By the 1950s, the PCL had severed its affiliation with MLB, no longer assigned as feeders to big league clubs. Instead, it attempted to sign young players and nudge its way into the discussion as a “major league” market. The rapid population growth and urban expansion in California’s biggest cities drew the attention of several MLB owners.
At league meetings in May of 1957, O’Malley and Stoneham announced they wanted to move the Dodgers and Giants out of New York and to the West Coast. A primary motivator was the lack of availability of cheap land to build modern ballparks in New York. Also, neither O’Malley nor Stoneham was thrilled about the revenue their teams were making as one of three teams packed into one metropolitan area (with the New York Yankees being the third).
AL and NL owners approved the transfer of the teams to California, and a few weeks later it was revealed that the Dodgers would go to Los Angeles, and the Giants would relocate to San Francisco. It was crucial that two teams move simultaneously to ensure there was a rivalry and reduce the need for cross-country travel.
In 1958, both teams played in their new cities, and in 1959, the Los Angeles Dodgers became the first West Coast team to win the World Series. The Dodgers broke attendance records in LA, and went on to win four pennants from 1959-66.
A casualty of MLB’s move west was the PCL teams in LA and San Francisco: the Stars and Seals. MLB had a territorial claim to the cities, and O’Malley and Stoneham understandably didn’t want competition for fans. The Stars and Seals were paid off and ceased to exist.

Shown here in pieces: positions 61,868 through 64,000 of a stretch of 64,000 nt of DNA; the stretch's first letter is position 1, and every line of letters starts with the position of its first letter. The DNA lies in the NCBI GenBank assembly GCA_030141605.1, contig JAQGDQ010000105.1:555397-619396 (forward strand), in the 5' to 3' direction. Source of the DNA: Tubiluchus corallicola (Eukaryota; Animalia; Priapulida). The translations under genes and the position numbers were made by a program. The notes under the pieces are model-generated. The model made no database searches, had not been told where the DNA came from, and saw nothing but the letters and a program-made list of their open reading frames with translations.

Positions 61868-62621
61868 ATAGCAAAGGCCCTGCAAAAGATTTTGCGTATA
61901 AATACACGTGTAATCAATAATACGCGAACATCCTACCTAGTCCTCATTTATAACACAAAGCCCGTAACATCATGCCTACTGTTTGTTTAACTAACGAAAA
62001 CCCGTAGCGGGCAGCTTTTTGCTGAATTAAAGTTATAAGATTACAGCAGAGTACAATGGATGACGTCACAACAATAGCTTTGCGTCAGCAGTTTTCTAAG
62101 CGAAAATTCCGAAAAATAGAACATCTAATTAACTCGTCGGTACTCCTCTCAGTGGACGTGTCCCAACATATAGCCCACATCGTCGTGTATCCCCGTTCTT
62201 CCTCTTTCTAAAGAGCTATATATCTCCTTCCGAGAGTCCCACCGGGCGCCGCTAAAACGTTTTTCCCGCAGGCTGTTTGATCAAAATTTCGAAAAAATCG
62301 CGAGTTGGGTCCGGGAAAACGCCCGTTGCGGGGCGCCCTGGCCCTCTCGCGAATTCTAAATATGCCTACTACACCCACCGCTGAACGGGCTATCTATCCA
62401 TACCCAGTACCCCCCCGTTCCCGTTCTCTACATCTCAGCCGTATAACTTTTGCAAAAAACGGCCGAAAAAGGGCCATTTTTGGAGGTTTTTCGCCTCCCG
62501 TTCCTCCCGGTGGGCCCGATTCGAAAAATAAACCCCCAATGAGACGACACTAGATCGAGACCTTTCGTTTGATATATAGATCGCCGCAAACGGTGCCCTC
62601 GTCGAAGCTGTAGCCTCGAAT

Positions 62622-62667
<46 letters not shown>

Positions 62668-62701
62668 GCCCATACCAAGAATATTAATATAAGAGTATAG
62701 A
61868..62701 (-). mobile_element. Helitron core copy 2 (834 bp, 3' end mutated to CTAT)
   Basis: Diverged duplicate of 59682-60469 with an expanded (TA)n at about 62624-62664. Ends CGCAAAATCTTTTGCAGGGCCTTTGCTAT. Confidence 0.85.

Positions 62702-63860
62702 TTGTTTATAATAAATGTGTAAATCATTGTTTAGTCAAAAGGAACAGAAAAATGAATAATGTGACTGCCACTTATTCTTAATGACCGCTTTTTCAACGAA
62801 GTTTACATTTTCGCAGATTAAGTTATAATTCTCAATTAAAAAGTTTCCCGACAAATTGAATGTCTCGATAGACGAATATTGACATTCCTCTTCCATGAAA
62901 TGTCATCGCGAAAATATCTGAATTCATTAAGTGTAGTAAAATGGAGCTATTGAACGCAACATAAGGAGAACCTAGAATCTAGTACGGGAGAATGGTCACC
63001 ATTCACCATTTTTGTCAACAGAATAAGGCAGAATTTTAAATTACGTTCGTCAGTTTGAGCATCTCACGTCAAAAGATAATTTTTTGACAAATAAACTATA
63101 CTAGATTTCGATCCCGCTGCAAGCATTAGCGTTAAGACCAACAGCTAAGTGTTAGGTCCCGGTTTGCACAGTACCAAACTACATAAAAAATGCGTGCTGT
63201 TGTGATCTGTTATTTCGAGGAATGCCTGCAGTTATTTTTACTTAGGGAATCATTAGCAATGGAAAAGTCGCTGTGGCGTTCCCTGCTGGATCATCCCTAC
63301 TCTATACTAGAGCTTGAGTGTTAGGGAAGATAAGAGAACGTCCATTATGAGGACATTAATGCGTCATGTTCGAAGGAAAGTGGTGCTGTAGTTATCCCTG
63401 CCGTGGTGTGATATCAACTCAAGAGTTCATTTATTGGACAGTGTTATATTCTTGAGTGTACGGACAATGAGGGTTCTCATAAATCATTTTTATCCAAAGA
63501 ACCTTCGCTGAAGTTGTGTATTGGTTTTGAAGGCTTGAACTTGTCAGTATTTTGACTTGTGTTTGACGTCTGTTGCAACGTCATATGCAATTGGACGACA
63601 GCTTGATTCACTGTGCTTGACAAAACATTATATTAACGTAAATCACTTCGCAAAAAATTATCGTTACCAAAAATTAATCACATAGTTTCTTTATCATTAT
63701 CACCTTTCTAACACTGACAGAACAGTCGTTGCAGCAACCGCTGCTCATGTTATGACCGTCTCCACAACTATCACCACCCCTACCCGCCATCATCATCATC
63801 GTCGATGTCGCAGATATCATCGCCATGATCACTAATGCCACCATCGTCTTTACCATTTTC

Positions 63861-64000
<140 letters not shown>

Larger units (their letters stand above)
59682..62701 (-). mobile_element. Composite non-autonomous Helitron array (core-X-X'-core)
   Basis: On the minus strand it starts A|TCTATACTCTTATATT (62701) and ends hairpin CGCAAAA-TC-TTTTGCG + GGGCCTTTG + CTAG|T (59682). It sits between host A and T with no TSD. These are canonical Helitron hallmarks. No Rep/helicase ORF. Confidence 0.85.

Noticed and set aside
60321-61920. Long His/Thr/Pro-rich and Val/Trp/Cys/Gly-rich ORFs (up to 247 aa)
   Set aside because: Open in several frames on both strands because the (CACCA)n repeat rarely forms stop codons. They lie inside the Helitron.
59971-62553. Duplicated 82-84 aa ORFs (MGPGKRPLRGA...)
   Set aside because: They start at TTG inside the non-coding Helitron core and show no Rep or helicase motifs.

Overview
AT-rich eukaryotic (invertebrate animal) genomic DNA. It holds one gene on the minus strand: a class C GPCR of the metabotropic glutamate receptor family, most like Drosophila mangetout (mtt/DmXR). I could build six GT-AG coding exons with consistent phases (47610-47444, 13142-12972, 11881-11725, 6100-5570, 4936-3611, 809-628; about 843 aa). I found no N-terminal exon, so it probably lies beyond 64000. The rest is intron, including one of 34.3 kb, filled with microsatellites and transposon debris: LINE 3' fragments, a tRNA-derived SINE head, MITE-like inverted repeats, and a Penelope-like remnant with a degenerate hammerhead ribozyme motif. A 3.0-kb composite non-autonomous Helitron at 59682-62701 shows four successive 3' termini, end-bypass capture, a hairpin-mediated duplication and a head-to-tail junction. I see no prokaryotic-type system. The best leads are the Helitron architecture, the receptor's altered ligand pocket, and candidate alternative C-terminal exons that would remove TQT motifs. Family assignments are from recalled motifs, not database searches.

5 Facts About the Hollywood Stars Baseball Club
- Two of the early owners of the Stars were Victor Ford Collins and Robert H. Cobb, who also owned the Brown Derby restaurants, one of which was an iconic landmark and made appearances in several early era Hollywood films.
- Several celebrities were part owners of the Stars at various times, including Bing Crosby, Gary Cooper, and William Frawley (a huge baseball fan who played Fred Mertz in I Love Lucy, TV’s first mega-hit show). Gene Autry, the “singing cowboy,” also was a minority owner of the Stars. Later, Autry brought a second major league team to Southern California, as owner of the expansion Los Angeles Angels in 1961.
- For many years in the 1950s, the PCL had a team in LA called the Angels, which developed a rancorous rivalry with the Stars. In 1957, the two teams had a brawl that lasted more than 30 minutes and was only halted when more than 50 police officers showed up at the ballpark in full riot gear. In the middle of that brouhaha was the Angels young left-handed pitcher Tommy Lasorda, who went on to a Hall of Fame career as manager of the LA Dodgers.
- The PCL season often consisted of 180 games or more because of the good weather in California. As a result, single-season stats would be pretty eye-popping. In 1925, Tony Lazzeri of the Salt Lake City Bees scored 202 runs, a league record. The record for hits was 325, and Lazzeri also held the PCL mark for homers with 60, and RBI with 222 (also in 1925). Future Hall of Famer Paul Waner smacked 75 doubles for the Seals in 1925.
- In part due to their proximity to the film and television studios in the area, the Stars were pioneers in media coverage of their team. In 1939, the team broadcast its first televised game, and in the 1940s the Stars became the first professional baseball team in any league to regularly air their home games in TV.